Also in the far north of Europe, most schools have closed due to the Coronavirus. But lessons are continuing on the laptop in Sweden, Finland and Estonia. But this not only has advantages.
Written by Sofie Donges, ARD-Studio Stockholm
Matthias Burghart has not seen his students in three days. The German is a teacher of religion and philosophy in Estonia. Schools are closed, but lessons continue – at home on the laptop:
“I sit down in the morning and write long letters to my students,” says Burgardt. “Send them what we want to learn in the lesson. There is also a timetable that I send out at the start of the week and then ask them questions and provide them with the materials.”
Estonia’s schools have always been digital
This isn’t entirely new to him, because the homework has been done, corrected and graded here via an online portal for years. As early as the late 1990s, Estonia placed great emphasis on digital expansion. This is now paying off in the crisis.
Every now and then, however, the system vibrates a little, because there hasn’t been a stress test like this: 153,000 kids are currently logging in from home.
Distance learning in Sweden
The Swedes also decided to close the school for students in grade 10 – but of course lessons continue here as well. The Swedish student is divided:
“It’s really nice not to have to go to school and to be able to work at home,” he says. “But at some point it will definitely get boring, and getting information on the network is more difficult than direct communication.”
The Swedish school authorities have put up an information page for teachers on the Internet: here you can find tips for successful distance learning as well as a lot of digital teaching materials. They should also use the hashtag “Skula Hema” – “School at Home” – to share ideas on social networks and spread examples across the country.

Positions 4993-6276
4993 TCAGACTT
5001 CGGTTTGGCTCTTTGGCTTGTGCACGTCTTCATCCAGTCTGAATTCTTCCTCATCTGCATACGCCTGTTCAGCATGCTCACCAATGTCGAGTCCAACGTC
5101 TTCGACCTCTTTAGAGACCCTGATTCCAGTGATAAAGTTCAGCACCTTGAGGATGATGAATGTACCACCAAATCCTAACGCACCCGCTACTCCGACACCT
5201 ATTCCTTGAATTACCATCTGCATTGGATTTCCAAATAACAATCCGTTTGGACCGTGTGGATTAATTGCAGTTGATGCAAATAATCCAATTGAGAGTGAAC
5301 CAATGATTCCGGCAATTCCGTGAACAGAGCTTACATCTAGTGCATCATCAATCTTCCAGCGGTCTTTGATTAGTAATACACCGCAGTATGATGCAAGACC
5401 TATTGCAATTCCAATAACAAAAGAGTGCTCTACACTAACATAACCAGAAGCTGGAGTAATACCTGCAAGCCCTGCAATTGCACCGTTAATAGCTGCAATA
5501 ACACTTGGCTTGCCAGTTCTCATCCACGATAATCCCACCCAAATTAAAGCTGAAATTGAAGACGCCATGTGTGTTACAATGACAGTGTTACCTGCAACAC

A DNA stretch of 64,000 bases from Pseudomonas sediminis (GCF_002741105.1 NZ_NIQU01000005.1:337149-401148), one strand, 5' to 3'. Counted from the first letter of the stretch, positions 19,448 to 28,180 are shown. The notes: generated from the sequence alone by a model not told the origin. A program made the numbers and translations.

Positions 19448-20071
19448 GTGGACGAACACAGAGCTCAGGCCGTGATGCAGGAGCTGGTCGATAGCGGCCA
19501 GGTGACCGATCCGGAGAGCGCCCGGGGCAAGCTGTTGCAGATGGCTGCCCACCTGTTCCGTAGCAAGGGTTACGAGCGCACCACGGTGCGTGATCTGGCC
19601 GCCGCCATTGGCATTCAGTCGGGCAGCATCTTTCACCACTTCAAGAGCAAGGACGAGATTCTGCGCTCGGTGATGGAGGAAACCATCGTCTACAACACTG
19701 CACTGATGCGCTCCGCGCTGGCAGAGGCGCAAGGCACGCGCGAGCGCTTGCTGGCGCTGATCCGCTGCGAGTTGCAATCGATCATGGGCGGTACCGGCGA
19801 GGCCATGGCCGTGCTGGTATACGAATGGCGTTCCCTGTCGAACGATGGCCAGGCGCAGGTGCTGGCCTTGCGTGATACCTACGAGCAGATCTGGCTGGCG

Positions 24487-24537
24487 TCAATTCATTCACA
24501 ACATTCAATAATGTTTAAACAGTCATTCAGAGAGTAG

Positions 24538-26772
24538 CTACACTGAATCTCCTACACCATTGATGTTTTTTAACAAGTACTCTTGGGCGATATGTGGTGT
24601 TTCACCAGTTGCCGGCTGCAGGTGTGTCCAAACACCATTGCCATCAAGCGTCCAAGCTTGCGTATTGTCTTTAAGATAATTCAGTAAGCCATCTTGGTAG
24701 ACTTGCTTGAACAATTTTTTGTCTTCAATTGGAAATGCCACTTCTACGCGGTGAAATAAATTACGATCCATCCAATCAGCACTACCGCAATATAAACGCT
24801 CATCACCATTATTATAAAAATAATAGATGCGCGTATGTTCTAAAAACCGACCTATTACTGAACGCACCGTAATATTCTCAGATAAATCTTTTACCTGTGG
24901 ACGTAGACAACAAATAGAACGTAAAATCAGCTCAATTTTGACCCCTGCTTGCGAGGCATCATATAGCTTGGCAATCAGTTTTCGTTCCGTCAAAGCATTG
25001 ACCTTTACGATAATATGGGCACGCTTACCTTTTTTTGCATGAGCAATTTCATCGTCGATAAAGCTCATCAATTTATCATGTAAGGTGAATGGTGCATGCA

Computers do not replace teachers
Swedes are ambitious. Peter Fredrickson, the school’s chairman, says anything that isn’t managed in times of crisis is still not on the table under the table: “There is a set time for teaching, and if it’s not committed now, then you have to redo it. It could be afternoon, on Weekend or during the actual holiday season. “
Even if the Nordic countries always take a numerical step ahead of the Germans: here too, the lessons will not be able to continue smoothly in times of Coronavirus. Computers cannot replace teachers in everything, says Jaco Salou of the Finnish Teachers’ Union:
“You must not forget that students are very different. If you give assignments, for example, the challenge will be that some students can work completely independently. But we have students in every class who always need help.”
See you via video conference
The school is not just about transferring materials, the school is much more than that. The digitally developed Nordic countries are also thinking about this. Finnish Education Minister Lee Anderson pointed out that for some children, school is the only place where they can get a hot meal.
Again in Burghardt in Estonia. On the weekend, there’s a first showing of him: He’ll see his class again if all goes well: “On the weekend, there is a video conference in which I invite all of my 25 students on the course to the video room. We want to do that. Then let’s see if he works. But the school authorities are completely comfortable. They say, ‘If it doesn’t work, then we learn from it and try to do it the next time he works.’